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Summary: This message explores the God given desire to have a deep and lasting impact. Inspired by "The Seven Longings of the Human Heart" by Mike Bickle.

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("DeathBed" - ReliantK Music Video)

The saying goes something like there are two certainties in life, death and taxes. And near the end of the year, as a middle aged pastor, I find myself pondering both.

This past year I preached Victor’s funeral, and then a few weeks later traveled to Kansas City for my Grandmother’s Memorial Service. Over the next year Jamie will become a teenager, Debbie and I will cross the 40 year old threshold, and the odds grow greater that we will say goodbye to at least one other family member as age catches up with them.

And it can get me thinking about a simple, but profound question. One that there is space to answer there on your teaching outline this morning: What do I want written on my tombstone? Or in a larger scope and sense, how do I want to be remembered? Take a moment, reflect on it, and jot it down there on your outline. What would you want written on your tombstone?

(Solicit responses and Connect to a desire to be remember – to leave a deep and lasting impact on the world and people around us.)

You see, here is a challenge I face.

As each day and week goes by doing. . .

- Ministry at Indiana Wesleyan’s Campus in Hamburg

- Driving my bus with Step-by-Step

- Giving hours to coaching and officiating Upward basketball

- Speaking to the University of South Carolina Basketball Team, or Beaumont FCA

- Taking a missions trip to Haiti

- Watching pastor friends move on to other churches in other states

- Even driving home from church on Sundays

I am constantly nagged by, and sometimes even haunted by the question– Did I make any difference? Did any of those efforts, those hours of investment and energy, that piece of my life that was poured into someone else’s life. Did it really make any difference?

(Read Ecclesiastes 1:2 through 11)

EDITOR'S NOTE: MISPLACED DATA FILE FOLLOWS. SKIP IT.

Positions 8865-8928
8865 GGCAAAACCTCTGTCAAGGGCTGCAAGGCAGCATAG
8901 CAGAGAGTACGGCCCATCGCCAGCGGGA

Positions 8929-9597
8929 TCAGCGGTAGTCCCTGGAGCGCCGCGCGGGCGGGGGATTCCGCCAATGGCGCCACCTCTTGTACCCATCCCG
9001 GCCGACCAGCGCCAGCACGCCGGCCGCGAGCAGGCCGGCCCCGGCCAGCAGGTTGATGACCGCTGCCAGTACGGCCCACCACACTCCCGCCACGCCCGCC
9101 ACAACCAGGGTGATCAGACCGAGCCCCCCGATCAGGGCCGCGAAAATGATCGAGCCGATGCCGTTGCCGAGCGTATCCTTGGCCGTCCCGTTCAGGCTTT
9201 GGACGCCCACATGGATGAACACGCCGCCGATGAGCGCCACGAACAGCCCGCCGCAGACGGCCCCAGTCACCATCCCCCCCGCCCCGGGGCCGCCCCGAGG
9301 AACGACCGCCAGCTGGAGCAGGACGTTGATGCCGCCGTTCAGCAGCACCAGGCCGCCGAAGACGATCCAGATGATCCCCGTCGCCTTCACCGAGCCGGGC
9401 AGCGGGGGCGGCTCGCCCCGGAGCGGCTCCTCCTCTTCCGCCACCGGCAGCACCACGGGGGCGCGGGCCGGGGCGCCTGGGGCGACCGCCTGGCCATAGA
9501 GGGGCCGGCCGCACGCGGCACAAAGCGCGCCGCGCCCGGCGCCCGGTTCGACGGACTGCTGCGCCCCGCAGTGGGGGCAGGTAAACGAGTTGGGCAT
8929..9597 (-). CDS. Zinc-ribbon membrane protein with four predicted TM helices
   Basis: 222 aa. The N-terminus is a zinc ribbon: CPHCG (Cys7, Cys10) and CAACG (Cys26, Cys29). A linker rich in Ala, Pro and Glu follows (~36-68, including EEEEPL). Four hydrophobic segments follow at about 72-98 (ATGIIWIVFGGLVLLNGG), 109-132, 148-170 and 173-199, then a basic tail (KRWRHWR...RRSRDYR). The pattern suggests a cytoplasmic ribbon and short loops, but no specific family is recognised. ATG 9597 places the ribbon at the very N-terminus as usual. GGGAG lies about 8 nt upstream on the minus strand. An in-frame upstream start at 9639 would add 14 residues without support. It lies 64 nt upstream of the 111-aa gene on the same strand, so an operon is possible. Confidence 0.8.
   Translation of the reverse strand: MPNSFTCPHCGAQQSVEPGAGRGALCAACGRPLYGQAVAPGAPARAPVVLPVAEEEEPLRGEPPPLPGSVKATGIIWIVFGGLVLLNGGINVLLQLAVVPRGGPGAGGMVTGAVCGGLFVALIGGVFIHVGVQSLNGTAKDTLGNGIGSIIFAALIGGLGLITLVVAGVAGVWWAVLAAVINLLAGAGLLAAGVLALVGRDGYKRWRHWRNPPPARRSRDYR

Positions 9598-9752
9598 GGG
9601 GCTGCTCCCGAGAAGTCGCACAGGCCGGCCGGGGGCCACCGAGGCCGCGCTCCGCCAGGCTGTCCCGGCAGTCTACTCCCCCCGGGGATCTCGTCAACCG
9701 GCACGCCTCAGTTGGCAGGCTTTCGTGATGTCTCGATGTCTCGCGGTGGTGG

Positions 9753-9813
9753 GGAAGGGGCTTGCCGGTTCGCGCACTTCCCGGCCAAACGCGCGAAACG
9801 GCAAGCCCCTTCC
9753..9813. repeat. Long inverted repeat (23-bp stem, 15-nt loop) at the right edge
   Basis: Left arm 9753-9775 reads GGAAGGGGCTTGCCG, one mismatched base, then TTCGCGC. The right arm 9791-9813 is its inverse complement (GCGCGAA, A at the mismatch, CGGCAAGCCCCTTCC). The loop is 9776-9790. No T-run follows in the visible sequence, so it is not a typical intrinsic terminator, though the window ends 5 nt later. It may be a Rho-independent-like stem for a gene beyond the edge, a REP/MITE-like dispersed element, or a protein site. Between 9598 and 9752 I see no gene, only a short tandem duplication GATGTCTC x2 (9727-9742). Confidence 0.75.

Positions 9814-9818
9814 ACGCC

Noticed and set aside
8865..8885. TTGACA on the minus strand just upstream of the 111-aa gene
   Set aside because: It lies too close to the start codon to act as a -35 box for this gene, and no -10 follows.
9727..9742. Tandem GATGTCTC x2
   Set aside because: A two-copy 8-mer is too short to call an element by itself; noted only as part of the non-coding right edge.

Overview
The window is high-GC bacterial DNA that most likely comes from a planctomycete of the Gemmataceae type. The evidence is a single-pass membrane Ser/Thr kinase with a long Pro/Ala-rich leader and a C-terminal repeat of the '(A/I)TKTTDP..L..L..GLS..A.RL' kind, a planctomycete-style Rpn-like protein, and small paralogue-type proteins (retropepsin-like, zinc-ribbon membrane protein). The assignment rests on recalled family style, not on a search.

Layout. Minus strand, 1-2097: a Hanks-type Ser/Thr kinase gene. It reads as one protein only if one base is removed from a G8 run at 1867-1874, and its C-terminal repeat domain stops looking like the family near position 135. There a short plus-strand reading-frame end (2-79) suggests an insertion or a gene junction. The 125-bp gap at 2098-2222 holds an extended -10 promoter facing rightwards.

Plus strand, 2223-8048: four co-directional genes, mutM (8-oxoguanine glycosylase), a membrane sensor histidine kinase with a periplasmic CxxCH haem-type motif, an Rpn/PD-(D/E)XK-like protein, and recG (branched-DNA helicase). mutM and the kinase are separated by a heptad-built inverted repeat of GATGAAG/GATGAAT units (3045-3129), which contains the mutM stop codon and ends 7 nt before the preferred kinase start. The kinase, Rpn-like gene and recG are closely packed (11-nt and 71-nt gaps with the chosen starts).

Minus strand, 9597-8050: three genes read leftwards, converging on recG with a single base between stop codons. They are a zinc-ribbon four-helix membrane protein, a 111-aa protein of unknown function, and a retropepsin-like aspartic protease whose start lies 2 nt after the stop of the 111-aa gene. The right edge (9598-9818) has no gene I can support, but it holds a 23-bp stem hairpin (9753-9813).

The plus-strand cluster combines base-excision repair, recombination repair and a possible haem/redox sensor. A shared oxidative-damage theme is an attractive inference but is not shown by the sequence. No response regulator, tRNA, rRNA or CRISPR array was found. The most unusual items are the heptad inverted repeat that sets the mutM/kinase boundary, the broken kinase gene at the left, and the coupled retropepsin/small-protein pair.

Does all the effort make any difference? And will anyone even remember what I did, how I lived my life, or who I was when I pass from my deathbed (re-read verse 11)?

- Reflection on teen year suicide attempts & reaching the Naval Academy

(Read Ecclesiastes 1:16-18)

I’m guessing I’m not alone. Maybe some of you are young enough that it merely gets a passing reflection, but I dare say as I venture through the congregation, and increase the years spent here on earth, the question gets asked more seriously, and more intensely: Will anyone even remember me? Because I believe that God has wired us with a longing to make a deep, significant, lasting impact.

Just listen to the commission that Jesus placed on the life of every believer, “Go therefore and make disciples of all nations, baptizing them in the name of the Father and of the Son and of the Holy Spirit.” (Matthew 28:19)

I don’t know if you have ever noticed, but that is no small, piddly little task. Make disciples. Of ALL nations. Baptize them. That’s pretty heady stuff. That is eternal, lasting work. Something to be remembered for.

(Read Ecclesiastes 2:9-11)

Pastor Mike Bickle puts it this way, “We play a small but significant role in a very large drama, in a great conflict with eternal consequences.”

Think of the phrases in that statement (expound on each one) –

- We play a small: 300 million people in U.S., 21 million Evangelicals, me.

- But significant role

- A very large drama

- A great conflict

- With eternal consequences

God has placed within us a capacity, an ability, even a desire and longing to make a significant, lasting, deep impact on the world around us. A longing, that when sought to be fulfilled through the world’s economy and priorities leaves us echoing the words of Ecclesiastes (read 6:7-9).

San Francisco artist David Best is known for building these intricate monuments from delicately cut sheets of plywood. They often reach 50 feet tall, and feature turrets, spindles and railings. He builds them in memory of people who have passed away.

And then he leaves a stack of magic markers in the structures and encourages people to write messages about their deceased love ones. Then after a period of time, they will burn down the structures.

The messages that people leave are mixed with profound reflections and pain. One message left on one structure was scrawled in green letters eight inches tall, and it read, “Dad, what did your life mean?”

Tragically, a child had reflected on his parent’s life. And was left with the mulling and spirit of resignation that said, “Dad, I watched you closely and cannot determine the impact you had. It would appear that your life meant. . .nothing.”

So what do we want on our tombstones? Or maybe the more important question, what are we doing about it? You see, the older I get, the more I realize that the issue for me is not making New Years resolutions. I’m good at that. The issue is making changes in my life that will enable me to fulfill those resolutions.

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